Just as the industrial age produced the laws of thermodynamics, we need universal laws of complexity to solve our seemingly intractable problems
As the world becomes increasingly complex and interconnected, some of our biggest challenges have begun to seem intractable. What should we do about uncertainty in the financial markets? How can we predict energy supply and demand? How will climate change play out? How do we cope with rapid urbanization? Our traditional approaches to these problems are often qualitative and disjointed and lead to unintended consequences. To bring scientific rigor to the challenges of our time, we need to develop a deeper understanding of complexity itself.
What does this mean? Complexity comes into play when there are many parts that can interact in many different ways so that the whole takes on a life of its own: it adapts and evolves in response to changing conditions. It can be prone to sudden and seemingly unpredictable changes—a market crash is the classic example. One or more trends can reinforce other trends in a “positive feedback loop” until things swiftly spiral out of control and cross a tipping point, beyond which behavior changes radically.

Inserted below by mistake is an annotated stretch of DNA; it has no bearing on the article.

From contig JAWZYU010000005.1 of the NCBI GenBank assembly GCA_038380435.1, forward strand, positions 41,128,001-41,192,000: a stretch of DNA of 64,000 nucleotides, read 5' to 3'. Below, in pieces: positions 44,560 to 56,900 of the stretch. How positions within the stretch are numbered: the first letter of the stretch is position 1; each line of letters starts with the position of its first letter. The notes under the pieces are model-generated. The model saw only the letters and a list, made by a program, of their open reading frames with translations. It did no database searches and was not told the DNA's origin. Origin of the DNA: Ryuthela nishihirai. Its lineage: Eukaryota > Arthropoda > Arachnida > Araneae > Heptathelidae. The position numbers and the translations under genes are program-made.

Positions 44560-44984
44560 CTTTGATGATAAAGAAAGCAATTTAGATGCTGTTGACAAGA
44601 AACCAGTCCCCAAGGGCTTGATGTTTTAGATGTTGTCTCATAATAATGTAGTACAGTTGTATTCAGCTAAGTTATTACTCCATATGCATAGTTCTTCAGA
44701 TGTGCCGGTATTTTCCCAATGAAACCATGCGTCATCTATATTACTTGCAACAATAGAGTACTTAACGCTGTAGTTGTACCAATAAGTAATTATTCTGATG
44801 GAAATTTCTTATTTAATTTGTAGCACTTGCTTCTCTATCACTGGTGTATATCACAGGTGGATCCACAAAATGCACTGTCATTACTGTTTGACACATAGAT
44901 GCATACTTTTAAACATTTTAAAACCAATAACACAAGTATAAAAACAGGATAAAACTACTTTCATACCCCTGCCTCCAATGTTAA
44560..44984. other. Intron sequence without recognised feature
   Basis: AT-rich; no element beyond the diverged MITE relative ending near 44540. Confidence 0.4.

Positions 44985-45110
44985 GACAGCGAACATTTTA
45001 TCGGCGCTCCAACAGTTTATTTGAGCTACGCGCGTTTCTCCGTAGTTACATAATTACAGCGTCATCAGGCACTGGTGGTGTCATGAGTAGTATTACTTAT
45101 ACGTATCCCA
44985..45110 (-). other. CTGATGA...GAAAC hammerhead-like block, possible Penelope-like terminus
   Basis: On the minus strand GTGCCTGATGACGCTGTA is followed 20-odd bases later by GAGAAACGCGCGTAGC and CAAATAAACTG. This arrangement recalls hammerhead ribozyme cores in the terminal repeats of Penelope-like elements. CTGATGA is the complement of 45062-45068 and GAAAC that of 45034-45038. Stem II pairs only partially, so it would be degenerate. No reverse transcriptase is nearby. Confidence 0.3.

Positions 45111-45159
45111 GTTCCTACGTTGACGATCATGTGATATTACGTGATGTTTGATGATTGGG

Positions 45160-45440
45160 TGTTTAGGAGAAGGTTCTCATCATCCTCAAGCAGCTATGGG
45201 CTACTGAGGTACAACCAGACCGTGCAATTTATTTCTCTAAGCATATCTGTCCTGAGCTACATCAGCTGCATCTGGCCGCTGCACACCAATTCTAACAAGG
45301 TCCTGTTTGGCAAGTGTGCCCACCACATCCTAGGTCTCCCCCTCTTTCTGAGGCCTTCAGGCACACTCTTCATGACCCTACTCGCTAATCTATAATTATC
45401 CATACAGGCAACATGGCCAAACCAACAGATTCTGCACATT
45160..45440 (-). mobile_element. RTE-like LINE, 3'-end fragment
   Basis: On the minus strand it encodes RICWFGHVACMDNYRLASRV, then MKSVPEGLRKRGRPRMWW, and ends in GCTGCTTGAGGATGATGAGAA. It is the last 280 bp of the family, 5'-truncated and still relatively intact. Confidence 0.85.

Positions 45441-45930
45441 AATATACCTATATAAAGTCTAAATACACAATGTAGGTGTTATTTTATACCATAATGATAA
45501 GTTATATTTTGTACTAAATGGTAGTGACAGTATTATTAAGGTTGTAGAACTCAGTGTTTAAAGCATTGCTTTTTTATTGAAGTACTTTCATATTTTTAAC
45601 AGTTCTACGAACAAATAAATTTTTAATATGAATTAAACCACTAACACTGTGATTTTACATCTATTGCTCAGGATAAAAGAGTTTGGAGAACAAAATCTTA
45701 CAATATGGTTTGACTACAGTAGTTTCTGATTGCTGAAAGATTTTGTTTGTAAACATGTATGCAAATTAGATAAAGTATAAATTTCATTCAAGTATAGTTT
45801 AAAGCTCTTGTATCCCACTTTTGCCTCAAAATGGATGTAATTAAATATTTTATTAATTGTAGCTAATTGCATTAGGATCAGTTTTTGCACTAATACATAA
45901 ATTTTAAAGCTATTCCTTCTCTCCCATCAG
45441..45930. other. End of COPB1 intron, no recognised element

What makes a “complex system” so vexing is that its collective characteristics cannot easily be predicted from underlying components: the whole is greater than, and often significantly different from, the sum of its parts. A city is much more than its buildings and people. Our bodies are more than the totality of our cells. This quality, called emergent behavior, is characteristic of economies, financial markets, urban communities, companies, organisms, the Internet, galaxies and the health care system.
The digital revolution is driving much of the increasing complexity and pace of life we are now seeing, but this technology also presents an opportunity. The ubiquity of cell phones and electronic transactions, the increasing use of personal medical probes, and the concept of the electronically wired “smart city” are already providing us with enormous amounts of data. With new computational tools and techniques to digest vast, interrelated databases, researchers and practitioners in science, technology, business and government have begun to bring large-scale simulations and models to bear on questions formerly out of reach of quantitative analysis, such as how cooperation emerges in society, what conditions promote innovation, and how conflicts spread and grow.
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